A new mikveh recently opened near my house.
You enter through a long, covered walkway. The walkway is unsightly on the outside and caused quite a bit of controversy because the proper municipal approval hadn’t been obtained. It turned out that the walkway blocks the view from someone’s front window. Considering how much money must have already been “sunk” into this mikveh, I can only imagine that the apartment owners were somehow compensated, and the matter died down.
You already get a hint of grandeur inside the walkway, which is decorated with rocks and plants; there is even is a fishpond.
This time the balanit told that I was going to be “mitpaneket” (spoiled), and led me to the bride’s room.
Here is the best shot I could get of the small preparation room. The translucent glass doors allow sound to come through. But the other mikveh has an inefficient air-conditioning system causing unbearable noise in the summer.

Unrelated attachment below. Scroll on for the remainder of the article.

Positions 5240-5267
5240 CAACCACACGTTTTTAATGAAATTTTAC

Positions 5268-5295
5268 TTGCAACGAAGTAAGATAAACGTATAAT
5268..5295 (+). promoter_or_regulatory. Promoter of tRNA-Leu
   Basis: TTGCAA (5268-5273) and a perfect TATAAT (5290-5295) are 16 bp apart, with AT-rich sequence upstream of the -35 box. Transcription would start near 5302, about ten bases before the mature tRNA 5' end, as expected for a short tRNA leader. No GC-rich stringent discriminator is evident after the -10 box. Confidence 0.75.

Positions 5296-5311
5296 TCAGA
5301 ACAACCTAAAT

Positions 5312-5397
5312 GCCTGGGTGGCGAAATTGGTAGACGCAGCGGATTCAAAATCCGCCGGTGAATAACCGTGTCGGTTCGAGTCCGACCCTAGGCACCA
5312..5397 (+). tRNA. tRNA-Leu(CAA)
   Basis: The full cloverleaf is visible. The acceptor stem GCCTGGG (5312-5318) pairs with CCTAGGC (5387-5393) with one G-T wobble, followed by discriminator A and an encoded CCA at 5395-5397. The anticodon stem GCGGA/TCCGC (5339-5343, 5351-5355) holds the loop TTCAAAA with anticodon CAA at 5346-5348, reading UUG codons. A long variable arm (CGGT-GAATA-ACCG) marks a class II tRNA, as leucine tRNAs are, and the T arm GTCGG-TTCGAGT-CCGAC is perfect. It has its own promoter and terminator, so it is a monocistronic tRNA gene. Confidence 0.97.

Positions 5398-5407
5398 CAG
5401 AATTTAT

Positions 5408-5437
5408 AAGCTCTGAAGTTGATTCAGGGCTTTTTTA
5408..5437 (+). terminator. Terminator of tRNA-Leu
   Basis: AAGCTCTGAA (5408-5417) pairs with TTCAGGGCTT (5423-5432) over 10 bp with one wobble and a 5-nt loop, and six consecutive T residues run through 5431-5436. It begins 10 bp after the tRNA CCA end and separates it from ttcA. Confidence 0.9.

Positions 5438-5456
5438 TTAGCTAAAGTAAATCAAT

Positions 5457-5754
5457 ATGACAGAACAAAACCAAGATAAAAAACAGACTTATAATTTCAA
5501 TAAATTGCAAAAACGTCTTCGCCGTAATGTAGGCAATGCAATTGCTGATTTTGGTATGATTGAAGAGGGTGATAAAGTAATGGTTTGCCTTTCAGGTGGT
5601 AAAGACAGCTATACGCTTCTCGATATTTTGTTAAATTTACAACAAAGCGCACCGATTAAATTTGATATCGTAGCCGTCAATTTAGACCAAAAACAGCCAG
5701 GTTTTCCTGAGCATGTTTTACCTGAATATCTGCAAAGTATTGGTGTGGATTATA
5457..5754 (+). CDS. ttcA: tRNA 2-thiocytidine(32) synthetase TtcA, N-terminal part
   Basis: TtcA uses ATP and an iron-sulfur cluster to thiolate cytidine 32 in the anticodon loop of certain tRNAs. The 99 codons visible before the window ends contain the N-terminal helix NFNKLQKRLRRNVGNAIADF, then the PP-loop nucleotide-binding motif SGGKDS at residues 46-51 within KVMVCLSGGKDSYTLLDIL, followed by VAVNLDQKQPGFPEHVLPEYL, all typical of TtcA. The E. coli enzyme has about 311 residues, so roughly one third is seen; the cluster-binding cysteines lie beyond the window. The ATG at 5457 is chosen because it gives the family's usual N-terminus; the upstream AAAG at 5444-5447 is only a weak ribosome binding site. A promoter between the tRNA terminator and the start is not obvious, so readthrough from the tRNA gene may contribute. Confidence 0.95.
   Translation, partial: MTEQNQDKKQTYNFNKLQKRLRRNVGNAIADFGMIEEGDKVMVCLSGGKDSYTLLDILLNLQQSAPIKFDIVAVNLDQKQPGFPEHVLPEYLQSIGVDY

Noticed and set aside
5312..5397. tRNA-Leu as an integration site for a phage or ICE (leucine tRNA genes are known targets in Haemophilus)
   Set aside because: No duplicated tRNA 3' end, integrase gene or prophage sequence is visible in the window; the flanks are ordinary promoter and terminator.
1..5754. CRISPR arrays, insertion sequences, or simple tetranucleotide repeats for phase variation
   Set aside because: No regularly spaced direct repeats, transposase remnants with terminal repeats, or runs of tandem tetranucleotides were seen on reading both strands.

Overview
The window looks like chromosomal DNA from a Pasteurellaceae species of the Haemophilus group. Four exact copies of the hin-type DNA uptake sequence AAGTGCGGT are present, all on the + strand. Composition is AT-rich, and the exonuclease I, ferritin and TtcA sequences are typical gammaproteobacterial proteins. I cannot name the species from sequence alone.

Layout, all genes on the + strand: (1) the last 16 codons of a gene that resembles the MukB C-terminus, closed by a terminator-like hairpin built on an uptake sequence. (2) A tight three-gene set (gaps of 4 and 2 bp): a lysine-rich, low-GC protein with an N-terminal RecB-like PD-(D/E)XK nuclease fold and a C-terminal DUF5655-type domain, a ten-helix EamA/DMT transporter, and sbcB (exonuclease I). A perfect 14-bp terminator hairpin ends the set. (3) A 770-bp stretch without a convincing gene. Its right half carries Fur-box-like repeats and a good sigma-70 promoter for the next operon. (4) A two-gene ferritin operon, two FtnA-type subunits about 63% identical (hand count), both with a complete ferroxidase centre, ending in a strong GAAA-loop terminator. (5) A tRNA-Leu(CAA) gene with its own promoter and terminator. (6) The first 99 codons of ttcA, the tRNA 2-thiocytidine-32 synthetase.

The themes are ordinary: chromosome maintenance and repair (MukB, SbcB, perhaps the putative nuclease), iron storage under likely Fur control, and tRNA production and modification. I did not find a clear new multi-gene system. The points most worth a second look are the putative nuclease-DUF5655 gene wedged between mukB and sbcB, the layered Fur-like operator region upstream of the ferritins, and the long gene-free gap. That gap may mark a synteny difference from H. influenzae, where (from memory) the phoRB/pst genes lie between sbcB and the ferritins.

I haven’t figured out yet what made this room so special that it is reserved for brides. Every preparation room has the same elaborate fixtures. Come to think of it, I haven’t seen any brides at the new mikveh yet. It’s probably because in the other mikveh, brides (and anyone who is willing to pay extra) get a large room with the mikveh (immersion pool) right inside. Here there are only two mikvaot and five separate preparation rooms.
After you are finished, you push a button on the wall to notify the balanit (mikveh attendant). It looks just like a light-switch, so it took me a while to figure out what to do. Immediately the sound of an electronic version of Mozart’s 40th began blaring. (I had to hum that one for my husband in order to identify it for you. He’s the music expert around here.) In the other mikveh, you push a buzzer which sounds briefly and turns on a light on a central board with your room number. Here, the balanit tells you to turn off the music yourself before everyone goes insane.
For the record, this mikveh is supervised by the local religious authority and costs the same as every other mikveh in town- NIS 15 (about $4).